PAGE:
By Charles Leroux, Tribune Senior Correspondent
Chicago Tribune, Chicago, Illinois, Wednesday, June 25, 2003
Walter Duranty, the New York Times Moscow correspondent from 1922
to 1941, once called Josef Stalin, "the greatest living statesman."
Malcolm Muggeridge, Moscow correspondent for the Manchester
(England) Guardian, once called his colleague Duranty, "the greatest liar
I ever knew."
The Pulitzer Prize committee, in announcing its 1932 journalism award to
Duranty for dispatches on Russia, especially Stalin's emerging Five Year
Plan, lauded his "scholarship, profundity, impartiality, sound judgement,
"Nobody Wanted to Die"
Poster by Chervotkyn, 1989
(Click on image to enlarge it)
For Anatole Kolomayets, each of those words of praise comes like a stab
in the back.
"It bothers me too much," he said. "He does not belong with the honest
men. It [the prize] was shameful."
Kolomayets lived through a story Duranty knew but didn't report -- the
famine of 1932-33 that is estimated to have killed as many as a fourth of
the population of Ukraine.
Duranty had made a deal with what turned out to be the devil.
In 1929, an exclusive interview with Stalin secured him tremendous influence
in his profession. The British-born journalist had little else going for
him. He is described as unattractive and hobbled by a wooden leg, and other
reporters didn't like him. In exchange for continued precious access to the
Kremlin, he agreed to report favorably on Stalin's plan to raise industrial
and agricultural productivity and the standard of living for citizens of the USSR.
But not all the citizens. Ukraine, one of many republics within the Soviet
Union, was an area where small, peasant-worked farms had functioned for
hundreds of years well enough that the area was known as "The Bread
Basket of Europe." Stalin forced those farms to collectivize into large,
mechanized, agricultural factories. With little or no benefit to the
workers, farmers lost any incentive to produce.
"Ukrainian people like to work. They are tied to the earth," Kolomayets
said. "[Collectivization] eliminated the good workers and left only
Production evaporated; famine soon followed.
In 1933, during the worst of it, Duranty reported that "village markets
[were] flowing with eggs, fruit, poultry, vegetables, milk and butter. . . .
A child can see this is not famine but abundance."
One child who saw it far differently was Kolomayets. At the time, he was 5.
"I remember a boiled egg," he said, "just one. It was at Christmas."
Kolomayets' father had worked the family farm near the city of
Dnipropetrovsk in east central Ukraine. He refused to cooperate in
collectivization and was threatened with arrest. When the commissars came
for him, he fled out a back window and across the fields. When he returned,
it was to move the family to the city.
Change in lifestyles
Using forged papers, Kolomayets' father was able to rent a one-room,
one-window apartment. He worked as a laborer, going to the rail yards to see
if there were cars that needed to be unloaded. His wife would go out to look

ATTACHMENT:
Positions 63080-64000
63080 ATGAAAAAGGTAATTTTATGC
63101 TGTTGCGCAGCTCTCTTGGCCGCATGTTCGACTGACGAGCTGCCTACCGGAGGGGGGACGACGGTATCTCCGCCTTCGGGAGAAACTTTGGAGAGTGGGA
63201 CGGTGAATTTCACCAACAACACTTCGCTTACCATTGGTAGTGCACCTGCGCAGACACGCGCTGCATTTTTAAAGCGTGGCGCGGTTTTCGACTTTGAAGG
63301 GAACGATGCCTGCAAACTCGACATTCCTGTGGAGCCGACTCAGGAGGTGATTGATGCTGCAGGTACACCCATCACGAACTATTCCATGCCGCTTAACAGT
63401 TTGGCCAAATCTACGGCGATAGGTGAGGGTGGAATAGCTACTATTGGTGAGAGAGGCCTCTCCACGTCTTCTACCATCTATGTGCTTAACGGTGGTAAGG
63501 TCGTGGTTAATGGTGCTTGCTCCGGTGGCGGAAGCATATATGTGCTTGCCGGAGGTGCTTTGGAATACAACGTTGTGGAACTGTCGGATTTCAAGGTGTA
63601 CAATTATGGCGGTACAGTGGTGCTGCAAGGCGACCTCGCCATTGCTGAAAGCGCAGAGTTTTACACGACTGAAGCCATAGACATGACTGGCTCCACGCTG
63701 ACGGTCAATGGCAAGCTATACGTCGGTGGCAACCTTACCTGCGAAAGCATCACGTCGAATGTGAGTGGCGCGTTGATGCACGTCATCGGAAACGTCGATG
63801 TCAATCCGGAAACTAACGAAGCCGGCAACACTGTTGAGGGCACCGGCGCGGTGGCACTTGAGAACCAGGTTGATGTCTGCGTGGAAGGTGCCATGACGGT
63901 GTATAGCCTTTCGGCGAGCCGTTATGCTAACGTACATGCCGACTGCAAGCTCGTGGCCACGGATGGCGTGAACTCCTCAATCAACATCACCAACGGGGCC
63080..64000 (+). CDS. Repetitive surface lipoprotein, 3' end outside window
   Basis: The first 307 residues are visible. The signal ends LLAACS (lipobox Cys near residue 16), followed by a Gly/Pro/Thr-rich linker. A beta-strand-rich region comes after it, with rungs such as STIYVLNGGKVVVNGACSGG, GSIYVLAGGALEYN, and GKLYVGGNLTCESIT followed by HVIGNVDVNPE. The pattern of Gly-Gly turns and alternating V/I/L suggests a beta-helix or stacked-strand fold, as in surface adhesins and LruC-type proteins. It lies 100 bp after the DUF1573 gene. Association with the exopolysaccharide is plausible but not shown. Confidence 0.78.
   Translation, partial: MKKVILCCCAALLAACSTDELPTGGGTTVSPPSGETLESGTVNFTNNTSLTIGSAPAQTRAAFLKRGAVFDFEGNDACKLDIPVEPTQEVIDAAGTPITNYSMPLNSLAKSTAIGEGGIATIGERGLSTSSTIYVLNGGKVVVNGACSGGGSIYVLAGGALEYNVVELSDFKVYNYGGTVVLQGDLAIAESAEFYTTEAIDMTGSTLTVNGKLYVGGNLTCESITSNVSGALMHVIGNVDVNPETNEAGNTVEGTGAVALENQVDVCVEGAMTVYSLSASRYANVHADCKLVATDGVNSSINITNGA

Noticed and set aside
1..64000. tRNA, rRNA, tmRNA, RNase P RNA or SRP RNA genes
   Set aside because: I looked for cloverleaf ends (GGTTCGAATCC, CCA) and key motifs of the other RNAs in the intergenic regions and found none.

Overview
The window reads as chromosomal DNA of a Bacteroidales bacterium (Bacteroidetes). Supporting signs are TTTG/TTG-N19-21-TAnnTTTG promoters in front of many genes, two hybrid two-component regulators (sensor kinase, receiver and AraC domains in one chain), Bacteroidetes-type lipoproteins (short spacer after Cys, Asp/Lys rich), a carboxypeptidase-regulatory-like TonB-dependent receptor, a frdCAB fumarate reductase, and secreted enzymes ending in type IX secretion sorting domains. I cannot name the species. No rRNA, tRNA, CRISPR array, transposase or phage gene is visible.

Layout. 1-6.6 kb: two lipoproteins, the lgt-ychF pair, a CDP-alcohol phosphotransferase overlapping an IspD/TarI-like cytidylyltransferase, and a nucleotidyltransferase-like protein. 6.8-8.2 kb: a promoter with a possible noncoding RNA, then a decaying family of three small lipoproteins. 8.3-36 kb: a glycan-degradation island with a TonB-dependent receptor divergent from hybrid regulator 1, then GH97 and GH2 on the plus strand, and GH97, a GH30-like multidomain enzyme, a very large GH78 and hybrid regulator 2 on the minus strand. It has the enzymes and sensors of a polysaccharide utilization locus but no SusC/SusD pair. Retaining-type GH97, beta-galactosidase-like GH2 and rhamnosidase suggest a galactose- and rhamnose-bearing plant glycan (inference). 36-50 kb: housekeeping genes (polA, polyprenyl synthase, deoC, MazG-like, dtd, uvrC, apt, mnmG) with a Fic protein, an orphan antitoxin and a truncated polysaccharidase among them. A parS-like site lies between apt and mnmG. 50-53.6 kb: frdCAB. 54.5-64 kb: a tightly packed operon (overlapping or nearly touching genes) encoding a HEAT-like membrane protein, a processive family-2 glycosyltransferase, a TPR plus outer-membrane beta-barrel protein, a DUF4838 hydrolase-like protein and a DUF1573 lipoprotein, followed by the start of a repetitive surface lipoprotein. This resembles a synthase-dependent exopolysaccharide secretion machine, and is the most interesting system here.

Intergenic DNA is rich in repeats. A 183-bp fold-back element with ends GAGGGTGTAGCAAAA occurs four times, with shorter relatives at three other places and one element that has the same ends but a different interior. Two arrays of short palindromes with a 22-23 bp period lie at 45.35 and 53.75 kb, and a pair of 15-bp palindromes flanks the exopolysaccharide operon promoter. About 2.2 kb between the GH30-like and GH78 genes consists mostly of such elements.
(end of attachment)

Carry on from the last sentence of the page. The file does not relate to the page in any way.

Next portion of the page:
for food, and, though Kolomayets doesn't know how, she'd often come home
"My mother would put bread on top of a clock that hung high on the wall so
we [his 3-year-old brother, George, and he] couldn't get it," he recalled.
"While our parents were gone, I would stand on the bed and George would
climb on my shoulders to knock the bread down. We'd take some little bites
and then put it back with a long stick. Also, we'd watch for neighbors to
put potato peels in the trash, and we'd go get the peels and cook them in
He sometimes would get up at 6 o'clock and go to stand in the bread line at
the government distribution center for an hour and a half to get a loaf.
"There would be 100 people in line," he said. "They would let women with
babies go ahead. I remember that once, when the crowd pressed in, a `baby'
popped out of the mother's arms and flew into the air. It was a dog."
Cities had it easier than farms and villages. After 300 years of Russian
occupation, many urban Ukrainians had become Russianized, maybe speaking
Russian in preference to Ukrainian, maybe adding a Russian ending to a last
name. But the rural people remained staunchly nationalistic, and Stalin --
seeking to consolidate his power -- wanted to stamp out Ukrainian
nationalism. He turned the famine -- which conveniently stopped at the
border with Russia -- into an opportunity to force farmers to move to
industrial jobs in the cities.
He also, the Ukrainian community says, intensified the famine into what they
call the Holodomor, roughly translated as "famine-genocide," the "H"
intentionally capitalized to emphasize a parallel with the Holocaust.
"My grandparents stayed on the farm and died of starvation. Two uncles died
in prison," Kolomayets said. "The children of one of the uncles, a boy and a
girl, 5 and 6, came to live with us. One day, my cousins went out looking
for food and we never saw them again. My mother heard they had been killed
Reporters other than Duranty -- principally Welsh journalist Gareth Jones
and The Guardian's Muggeridge -- described scenes of great suffering. One
such report told of grain stores (the Soviets exported grain to the West
during the famine) guarded by armed Russian troops while Ukrainians died of